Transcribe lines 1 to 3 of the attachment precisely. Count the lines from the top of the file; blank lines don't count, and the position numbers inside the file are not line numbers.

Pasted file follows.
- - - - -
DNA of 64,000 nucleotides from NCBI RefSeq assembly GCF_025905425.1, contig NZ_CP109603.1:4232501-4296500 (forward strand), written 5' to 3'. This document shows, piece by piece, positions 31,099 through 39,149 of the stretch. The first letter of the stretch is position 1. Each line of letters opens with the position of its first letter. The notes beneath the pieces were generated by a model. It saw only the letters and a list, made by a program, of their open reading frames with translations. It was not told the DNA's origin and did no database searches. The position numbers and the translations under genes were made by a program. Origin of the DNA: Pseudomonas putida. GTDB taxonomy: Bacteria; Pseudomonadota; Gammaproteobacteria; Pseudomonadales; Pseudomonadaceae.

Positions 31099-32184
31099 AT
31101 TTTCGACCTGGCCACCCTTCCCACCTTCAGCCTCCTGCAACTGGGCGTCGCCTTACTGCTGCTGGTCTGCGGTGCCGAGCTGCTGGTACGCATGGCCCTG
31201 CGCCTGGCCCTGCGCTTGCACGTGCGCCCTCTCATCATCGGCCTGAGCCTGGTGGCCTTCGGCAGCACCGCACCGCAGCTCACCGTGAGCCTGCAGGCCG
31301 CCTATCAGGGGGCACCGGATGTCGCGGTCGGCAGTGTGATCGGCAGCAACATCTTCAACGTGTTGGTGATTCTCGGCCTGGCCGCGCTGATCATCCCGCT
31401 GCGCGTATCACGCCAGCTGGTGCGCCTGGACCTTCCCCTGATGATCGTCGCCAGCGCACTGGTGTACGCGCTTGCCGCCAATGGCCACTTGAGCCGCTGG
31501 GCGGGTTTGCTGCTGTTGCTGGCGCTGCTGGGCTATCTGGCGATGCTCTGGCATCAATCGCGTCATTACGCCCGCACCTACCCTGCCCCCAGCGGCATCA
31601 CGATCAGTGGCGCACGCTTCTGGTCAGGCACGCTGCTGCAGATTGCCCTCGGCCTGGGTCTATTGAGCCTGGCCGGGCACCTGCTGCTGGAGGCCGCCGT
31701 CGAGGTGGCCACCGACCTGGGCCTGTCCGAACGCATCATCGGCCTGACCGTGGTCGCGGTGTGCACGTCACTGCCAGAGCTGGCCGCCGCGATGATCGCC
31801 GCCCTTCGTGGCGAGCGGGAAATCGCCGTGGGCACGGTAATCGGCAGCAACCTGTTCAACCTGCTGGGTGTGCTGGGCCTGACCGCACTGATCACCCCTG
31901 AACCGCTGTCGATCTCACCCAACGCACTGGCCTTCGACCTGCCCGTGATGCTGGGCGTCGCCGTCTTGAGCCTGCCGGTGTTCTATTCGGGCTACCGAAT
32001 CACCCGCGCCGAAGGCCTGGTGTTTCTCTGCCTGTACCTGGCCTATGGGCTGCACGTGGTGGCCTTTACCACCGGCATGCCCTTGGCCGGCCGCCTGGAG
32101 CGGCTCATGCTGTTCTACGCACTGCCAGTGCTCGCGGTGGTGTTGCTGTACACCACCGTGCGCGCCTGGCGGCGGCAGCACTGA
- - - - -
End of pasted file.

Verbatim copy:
DNA of 64,000 nucleotides from NCBI RefSeq assembly GCF_025905425.1, contig NZ_CP109603.1:4232501-4296500 (forward strand), written 5' to 3'. This document shows, piece by piece, positions 31,099 through 39,149 of the stretch. The first letter of the stretch is position 1. Each line of letters opens with the position of its first letter. The notes beneath the pieces were generated by a model. It saw only the letters and a list, made by a program, of their open reading frames with translations. It was not told the DNA's origin and did no database searches. The position numbers and the translations under genes were made by a program. Origin of the DNA: Pseudomonas putida. GTDB taxonomy: Bacteria; Pseudomonadota; Gammaproteobacteria; Pseudomonadales; Pseudomonadaceae.

Positions 31099-32184
31099 AT